A 5.4 magnitude earthquake shook Southcentral Alaska on Monday morning. While there were no reports of serious damage or injuries, nerves were rattled, dishes fell and drinks spilled.
The quake hit at 11:28 a.m. and was centered 24 miles northwest of Willow. Lasting several seconds, the temblor could be felt as far away as Homer and Fairbanks, a stretch of 400 miles.
The earthquake was "pretty deep," said Cindi Preller, geologist with the West Coast and Alaska Tsunami Warning Center. It originated 32 miles below the Earth's surface.
"I almost had a customer run out the door," said waitress Jolene Pate, who was waiting tables at a diner about 30 miles north of the epicenter. "The hanging lamp shades were swinging."
Sensors initially logged a magnitude 5.7, but as more data came in, seismologists downgraded it to 5.4. Several brief aftershocks continued into the afternoon; one registered as high as 4.0.
A dispatcher at the Alaska State Troopers post in Talkeetna said they'd received no reports of damage.
"The most reported was some objects moved around a shelf in Wasilla," said Paul Whitmore, director of the tsunami warning center.
Ola Williams, who runs the Alaska Dream Espresso stand in Willow at the corner of the Parks Highway and Willow-Fishhook Road, was about as near the epicenter of the quake as it gets. She was in the middle of making an iced Americano when the earthquake hit.
"I was right up front, starting to make a drink for a customer," she said. "There was a big noise. ... They said, 'Well, what's that?' I told him we're having an earthquake. Then it really started shaking."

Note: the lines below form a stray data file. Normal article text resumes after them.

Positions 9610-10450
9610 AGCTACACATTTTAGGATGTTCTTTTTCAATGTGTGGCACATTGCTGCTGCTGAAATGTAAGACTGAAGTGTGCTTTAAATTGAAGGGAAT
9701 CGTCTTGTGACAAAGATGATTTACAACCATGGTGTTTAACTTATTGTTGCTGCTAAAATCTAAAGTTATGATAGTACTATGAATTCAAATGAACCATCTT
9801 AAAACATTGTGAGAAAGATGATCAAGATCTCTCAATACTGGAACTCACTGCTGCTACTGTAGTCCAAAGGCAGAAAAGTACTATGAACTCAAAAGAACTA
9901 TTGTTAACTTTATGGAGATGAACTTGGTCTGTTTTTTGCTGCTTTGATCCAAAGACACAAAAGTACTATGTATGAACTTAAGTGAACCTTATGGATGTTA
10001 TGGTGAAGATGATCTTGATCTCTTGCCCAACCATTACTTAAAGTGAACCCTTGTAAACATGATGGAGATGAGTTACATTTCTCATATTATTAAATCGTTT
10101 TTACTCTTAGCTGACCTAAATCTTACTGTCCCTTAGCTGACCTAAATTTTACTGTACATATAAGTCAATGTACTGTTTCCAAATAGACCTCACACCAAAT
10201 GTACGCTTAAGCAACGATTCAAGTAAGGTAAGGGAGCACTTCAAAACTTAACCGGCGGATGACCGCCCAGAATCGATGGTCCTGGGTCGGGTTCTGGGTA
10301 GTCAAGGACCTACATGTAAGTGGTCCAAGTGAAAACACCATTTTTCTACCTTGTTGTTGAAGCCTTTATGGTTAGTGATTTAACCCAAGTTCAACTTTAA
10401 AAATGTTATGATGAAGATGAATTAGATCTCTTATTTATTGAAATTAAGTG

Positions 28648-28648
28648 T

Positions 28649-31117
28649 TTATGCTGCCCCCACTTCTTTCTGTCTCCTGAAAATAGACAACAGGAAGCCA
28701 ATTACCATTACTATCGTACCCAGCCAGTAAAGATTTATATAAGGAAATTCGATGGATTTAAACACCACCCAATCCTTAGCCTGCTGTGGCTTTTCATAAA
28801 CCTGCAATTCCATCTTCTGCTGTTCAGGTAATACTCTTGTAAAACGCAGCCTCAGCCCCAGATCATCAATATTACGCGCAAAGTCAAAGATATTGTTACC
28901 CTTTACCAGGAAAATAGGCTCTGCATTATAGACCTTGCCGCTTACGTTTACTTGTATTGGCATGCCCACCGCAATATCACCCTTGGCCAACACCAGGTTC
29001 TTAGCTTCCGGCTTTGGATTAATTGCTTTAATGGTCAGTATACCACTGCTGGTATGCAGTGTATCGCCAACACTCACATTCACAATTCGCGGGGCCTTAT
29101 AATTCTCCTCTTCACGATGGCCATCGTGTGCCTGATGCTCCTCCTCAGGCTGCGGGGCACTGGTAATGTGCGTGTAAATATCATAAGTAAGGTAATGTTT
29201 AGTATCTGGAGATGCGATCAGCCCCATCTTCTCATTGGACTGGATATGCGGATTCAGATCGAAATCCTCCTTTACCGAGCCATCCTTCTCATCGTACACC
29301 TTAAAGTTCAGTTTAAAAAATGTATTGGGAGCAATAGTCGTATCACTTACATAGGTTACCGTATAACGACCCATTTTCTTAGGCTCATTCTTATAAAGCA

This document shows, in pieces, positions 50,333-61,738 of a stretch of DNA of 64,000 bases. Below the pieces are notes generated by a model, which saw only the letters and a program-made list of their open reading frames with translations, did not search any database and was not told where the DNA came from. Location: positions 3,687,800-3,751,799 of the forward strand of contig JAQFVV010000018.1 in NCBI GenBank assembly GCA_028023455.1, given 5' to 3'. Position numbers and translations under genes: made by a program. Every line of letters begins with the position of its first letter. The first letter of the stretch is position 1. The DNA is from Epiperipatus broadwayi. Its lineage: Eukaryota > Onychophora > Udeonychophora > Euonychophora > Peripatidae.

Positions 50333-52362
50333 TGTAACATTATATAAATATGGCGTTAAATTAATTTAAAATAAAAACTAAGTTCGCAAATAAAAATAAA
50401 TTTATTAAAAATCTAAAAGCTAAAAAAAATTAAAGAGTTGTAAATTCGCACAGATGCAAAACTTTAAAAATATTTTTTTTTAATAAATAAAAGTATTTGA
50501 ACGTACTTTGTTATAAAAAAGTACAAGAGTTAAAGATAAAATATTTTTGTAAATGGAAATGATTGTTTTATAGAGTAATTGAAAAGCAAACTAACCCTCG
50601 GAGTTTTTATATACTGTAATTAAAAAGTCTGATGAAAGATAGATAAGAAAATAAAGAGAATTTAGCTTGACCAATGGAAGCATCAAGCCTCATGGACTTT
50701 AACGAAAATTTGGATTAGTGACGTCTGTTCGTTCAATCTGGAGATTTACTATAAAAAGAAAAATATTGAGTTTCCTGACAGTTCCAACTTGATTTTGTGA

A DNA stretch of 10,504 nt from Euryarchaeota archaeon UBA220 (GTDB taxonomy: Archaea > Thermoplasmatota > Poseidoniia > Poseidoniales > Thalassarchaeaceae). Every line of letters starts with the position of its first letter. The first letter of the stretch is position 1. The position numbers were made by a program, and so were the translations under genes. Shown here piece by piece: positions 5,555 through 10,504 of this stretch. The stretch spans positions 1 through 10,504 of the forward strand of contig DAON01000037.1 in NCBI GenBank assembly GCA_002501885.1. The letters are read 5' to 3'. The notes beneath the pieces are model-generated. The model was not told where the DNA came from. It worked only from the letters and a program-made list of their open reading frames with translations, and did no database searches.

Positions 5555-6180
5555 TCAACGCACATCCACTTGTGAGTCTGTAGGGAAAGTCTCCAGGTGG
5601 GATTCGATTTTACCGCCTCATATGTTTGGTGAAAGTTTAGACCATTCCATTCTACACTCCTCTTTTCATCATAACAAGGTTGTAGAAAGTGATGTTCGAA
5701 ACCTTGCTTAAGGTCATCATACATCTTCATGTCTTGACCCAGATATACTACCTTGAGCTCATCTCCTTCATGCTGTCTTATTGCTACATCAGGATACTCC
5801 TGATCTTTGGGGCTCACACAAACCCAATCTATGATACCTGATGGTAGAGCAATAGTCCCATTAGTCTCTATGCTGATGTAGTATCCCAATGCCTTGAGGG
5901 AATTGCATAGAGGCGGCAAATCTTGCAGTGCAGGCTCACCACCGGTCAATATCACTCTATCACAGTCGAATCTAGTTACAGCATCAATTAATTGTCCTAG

Syrup bottles did a little tap dance on the shelf and a box of ice cream cones tumbled off the top of the refrigerator but that was the extent of the damage.
Sarah Stearns in Talkeetna said it was the strongest she's felt in years. Her husband and 10-year-old daughter ran outside and stood away from the trees, she said.
"I stayed inside and rode it out. I'm from California."
The earthquake was 170 miles west of the 800-mile trans-Alaska oil pipeline and operations were not affected, Katie Pesznecker, a spokeswoman for Alyeska Pipeline Service Co., told the Associated Press. The pipeline, which carries about 715,000 barrels of crude daily, is designed to withstand magnitudes as high as 8.5, she said.
Southcentral Alaska usually gets one or two earthquakes this size a year, Whitmore said. Many more are recorded, but most are too small or too remote to be felt. The last one that measured stronger was a 5.8 in southern Alaska on Jan. 24.
The Monday tremor originated from the Denali fault line, the same line that produced the big quake of 2002, which measured 7.9 in magnitude. While it is active with lots of small quakes a year, it is not typically thought to produce big rattlers, Preller said.
Geologists didn't know Monday night if the quake was caused by the friction of two plates rubbing against each other, called a strike-slip, like the San Andreas Fault near San Francisco, or if it was one giant hunk of earth sliding under another giant hunk of earth, called subduction. Both kinds of quakes occur in the area where this one was, Preller said.
A tectonic plate reaching from the tip of the Aleutians to Skwentna has been submerging itself under the rest of Alaska for millions of years, Preller said.
"It's really, really exciting geology here," she said.
Stephanie Komarnitsky contributed to this story from Wasilla.